Thread: More ideas?!?!
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Old 06-11-2011, 03:47 PM   #5 (permalink)
Arragonis
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My suggestions :

- Tyres as inflated as sidewall max less 5psi at first. This helps reduce drag without affecting grip - in fact grip may improve. Try it though, your car may be different and it is your responsibility to be safe - e.g. wet weather makes roads 50% as grippy as dry. If you are happy go to max.

- Less use of cruise - it maintains a set speed no matter what, and maybe you don't need to - see below.

- Driving with load, or rather driving to an MPG. Set yourself a target MPG and try to stay over it. Put AVG together with MPG on your scangauge - if you keep MPG > AVG then you are improving.

- Combine this with a minimum safe speed so you don't get in people's way or where you can pace / follow the trucks in the slow lane.

- At the same time don't panic if your instant MPG goes lower as you will hit a peak on any journey and then it will be hard to improve. In these circumstances try to maintain MPG as high as possible.

- Don't be afraid to use topology and traffic. For example in rolling country use the downhill sections to gain speed to use on the next incline, or use the decline to EOC. In traffic coast when you can and leave a gap in front so you can cruise if the line stops. Forget fretting about people pushing in - who cares, it costs them more in $s than you, and it makes them 0% better than you overall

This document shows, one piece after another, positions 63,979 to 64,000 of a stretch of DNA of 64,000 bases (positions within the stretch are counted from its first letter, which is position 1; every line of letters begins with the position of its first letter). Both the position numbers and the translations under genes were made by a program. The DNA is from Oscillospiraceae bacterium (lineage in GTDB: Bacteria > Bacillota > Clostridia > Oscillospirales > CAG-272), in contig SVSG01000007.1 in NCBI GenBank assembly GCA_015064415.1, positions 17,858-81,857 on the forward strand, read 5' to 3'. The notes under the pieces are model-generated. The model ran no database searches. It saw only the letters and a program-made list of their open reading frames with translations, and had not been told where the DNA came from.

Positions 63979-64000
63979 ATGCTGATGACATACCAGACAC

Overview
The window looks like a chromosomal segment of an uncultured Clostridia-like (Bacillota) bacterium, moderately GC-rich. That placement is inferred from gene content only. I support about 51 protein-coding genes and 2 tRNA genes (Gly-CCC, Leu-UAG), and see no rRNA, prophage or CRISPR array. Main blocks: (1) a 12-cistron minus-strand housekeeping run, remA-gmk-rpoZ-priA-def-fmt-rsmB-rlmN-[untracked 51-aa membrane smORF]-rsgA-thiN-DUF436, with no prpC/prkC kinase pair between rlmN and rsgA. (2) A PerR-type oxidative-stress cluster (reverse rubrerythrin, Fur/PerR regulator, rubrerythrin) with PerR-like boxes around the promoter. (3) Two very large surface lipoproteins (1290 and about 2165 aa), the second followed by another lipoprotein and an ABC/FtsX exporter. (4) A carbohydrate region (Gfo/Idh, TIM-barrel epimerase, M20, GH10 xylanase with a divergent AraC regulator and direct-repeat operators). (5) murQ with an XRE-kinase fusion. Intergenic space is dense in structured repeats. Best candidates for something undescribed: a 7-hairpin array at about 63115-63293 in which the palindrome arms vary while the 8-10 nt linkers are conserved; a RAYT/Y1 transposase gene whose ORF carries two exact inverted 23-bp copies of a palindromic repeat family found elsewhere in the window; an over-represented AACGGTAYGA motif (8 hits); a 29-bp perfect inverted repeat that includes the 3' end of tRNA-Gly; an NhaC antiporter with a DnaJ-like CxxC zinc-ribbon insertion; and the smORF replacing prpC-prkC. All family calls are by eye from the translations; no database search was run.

- Check if your vehicle EOCs OK - i.e. if you go downhill in gear does your fuel shut off - does your MPG go to infinity... (or 999.99). Most FI engines shut off fuel when decelerating in gear (i.e. on overrun) but will still idle if cruising out of gear. You need to decide when and where to use which technique - on downhills use a high gear but remember the compression in your engine will slow you down, on the flat use neutral as you coast longer.

- If you are using an Auto then out of gear is probably your best option - check your car is OK to coast out of gear or can lock up in top.

FWIW and IMHO Subarus are not the most FE friendly vehicles. For a start there is the extra weight and drag of the AWD system and secondly I don't think the flat four is a really great engine for FE.

Even the Diesel one in Europe which has the latest tech - CR injection, variable Geometry turbo - does no better than any other CR direct injection Diesel even of a few years ago, although IMHO again Japanese Diesels are a generation behind those of Europe.

Add to that the oil starvation issue (the top half of the flat cylinders is left dry when the oil drains to the lower half when the engine is stopped) - TBH I would avoid them.

Just my thoughts, but good luck.
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